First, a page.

Real estate is said to be about three things—location, location, location—and the same might be said for retirement. Where we live is a powerful determinant of our overall health and well-being in older age. But as we’re living healthier, longer lives and snowbirding to Florida no longer appeals to a new generation of retirees, the question is, where should we settle down?
Should you age in place, staying where you have your mortgage, marriage and memories? Should you downsize? Bunk in with adult children? Maybe you should consider the assurance of a continuing care retirement community? The choices are many and complex.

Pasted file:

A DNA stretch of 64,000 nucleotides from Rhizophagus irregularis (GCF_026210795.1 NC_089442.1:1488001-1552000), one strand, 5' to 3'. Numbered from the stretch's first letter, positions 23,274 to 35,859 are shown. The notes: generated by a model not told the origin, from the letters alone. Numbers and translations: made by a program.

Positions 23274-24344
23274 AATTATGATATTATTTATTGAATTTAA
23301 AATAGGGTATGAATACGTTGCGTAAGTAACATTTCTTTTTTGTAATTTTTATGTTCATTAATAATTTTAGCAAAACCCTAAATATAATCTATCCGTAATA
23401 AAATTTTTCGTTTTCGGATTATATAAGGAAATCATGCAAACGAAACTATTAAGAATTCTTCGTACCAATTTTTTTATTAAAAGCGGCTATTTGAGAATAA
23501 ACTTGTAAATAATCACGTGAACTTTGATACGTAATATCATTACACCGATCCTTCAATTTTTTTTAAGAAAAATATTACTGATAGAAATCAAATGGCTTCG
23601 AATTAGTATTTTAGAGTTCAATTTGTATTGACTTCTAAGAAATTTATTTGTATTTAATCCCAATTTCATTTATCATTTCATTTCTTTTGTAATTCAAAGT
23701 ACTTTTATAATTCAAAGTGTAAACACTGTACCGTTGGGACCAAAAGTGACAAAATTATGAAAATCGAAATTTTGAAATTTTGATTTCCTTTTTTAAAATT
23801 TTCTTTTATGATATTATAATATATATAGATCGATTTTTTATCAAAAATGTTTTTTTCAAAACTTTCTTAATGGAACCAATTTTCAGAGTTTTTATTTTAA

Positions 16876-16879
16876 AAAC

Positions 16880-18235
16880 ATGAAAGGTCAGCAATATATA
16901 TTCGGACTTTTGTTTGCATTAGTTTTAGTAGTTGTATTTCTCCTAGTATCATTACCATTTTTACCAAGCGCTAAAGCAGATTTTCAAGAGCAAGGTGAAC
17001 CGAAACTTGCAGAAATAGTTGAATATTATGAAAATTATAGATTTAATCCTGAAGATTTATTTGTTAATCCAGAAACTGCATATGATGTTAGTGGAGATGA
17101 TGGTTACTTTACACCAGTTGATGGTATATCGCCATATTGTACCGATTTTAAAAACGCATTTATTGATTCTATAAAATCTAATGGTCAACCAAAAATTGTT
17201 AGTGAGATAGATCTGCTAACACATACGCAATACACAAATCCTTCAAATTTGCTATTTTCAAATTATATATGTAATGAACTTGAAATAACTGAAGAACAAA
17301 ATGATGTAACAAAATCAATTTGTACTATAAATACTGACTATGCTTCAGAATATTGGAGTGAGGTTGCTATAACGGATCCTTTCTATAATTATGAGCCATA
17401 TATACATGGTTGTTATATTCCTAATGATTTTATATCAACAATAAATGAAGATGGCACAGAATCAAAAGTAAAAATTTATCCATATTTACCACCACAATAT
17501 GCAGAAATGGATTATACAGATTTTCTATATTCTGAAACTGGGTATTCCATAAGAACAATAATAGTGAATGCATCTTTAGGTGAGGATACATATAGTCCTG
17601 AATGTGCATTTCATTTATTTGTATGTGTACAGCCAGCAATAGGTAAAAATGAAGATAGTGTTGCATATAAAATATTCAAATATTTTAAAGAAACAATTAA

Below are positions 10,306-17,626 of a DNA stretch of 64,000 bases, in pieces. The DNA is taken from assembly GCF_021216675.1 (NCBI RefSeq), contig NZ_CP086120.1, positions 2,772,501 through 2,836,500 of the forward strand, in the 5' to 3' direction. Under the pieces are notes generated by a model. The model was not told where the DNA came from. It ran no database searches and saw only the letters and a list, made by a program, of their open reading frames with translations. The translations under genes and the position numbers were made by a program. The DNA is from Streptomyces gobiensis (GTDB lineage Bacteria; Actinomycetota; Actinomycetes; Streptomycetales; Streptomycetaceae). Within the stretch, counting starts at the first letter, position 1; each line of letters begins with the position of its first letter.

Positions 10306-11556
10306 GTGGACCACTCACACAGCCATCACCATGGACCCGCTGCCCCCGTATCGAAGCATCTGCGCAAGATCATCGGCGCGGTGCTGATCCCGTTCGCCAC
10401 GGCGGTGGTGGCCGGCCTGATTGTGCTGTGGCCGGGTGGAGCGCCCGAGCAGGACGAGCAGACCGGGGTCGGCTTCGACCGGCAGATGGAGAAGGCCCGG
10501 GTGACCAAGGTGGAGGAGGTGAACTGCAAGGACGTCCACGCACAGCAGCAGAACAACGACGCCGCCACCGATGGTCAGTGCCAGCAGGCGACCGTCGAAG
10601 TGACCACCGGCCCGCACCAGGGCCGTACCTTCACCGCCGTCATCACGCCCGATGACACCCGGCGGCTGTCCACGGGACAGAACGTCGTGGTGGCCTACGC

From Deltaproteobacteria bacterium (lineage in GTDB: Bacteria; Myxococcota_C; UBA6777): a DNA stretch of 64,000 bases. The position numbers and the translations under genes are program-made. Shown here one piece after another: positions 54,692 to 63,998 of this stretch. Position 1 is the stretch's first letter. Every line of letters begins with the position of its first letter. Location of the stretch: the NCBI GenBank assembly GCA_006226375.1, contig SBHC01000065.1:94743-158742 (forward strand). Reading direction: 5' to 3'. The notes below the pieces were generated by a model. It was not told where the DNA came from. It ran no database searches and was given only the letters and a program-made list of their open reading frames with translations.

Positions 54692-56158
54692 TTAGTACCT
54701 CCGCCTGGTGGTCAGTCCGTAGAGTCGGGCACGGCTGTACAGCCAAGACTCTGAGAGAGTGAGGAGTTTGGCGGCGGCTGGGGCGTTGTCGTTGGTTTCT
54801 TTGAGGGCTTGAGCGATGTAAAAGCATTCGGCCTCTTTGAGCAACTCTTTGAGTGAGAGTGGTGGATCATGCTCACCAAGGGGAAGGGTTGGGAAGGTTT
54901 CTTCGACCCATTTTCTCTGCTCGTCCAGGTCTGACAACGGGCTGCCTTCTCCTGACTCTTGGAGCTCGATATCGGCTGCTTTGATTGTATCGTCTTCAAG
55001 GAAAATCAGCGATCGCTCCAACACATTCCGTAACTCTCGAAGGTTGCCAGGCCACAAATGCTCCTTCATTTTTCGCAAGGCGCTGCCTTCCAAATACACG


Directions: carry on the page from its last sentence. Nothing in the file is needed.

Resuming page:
While utopia for retirement living remains elusive, there are key characteristics of what your Gerontopia might include. In our work at the Massachusetts Institute of Technology AgeLab and Center for Transportation & Logistics, funded in part by the U.S. Department of Transportation, we’ve developed a framework to help planners, policymakers, and developers assess the age-readiness of a community. We propose that you let AIDA—Activities, Intensity, Density and Accessibility—be your guide to assess whether your community meets both your needs and wants. The importance given to any one of these factors may be an individual choice, but each of these dimensions, in some measure, is critical to living well in older age.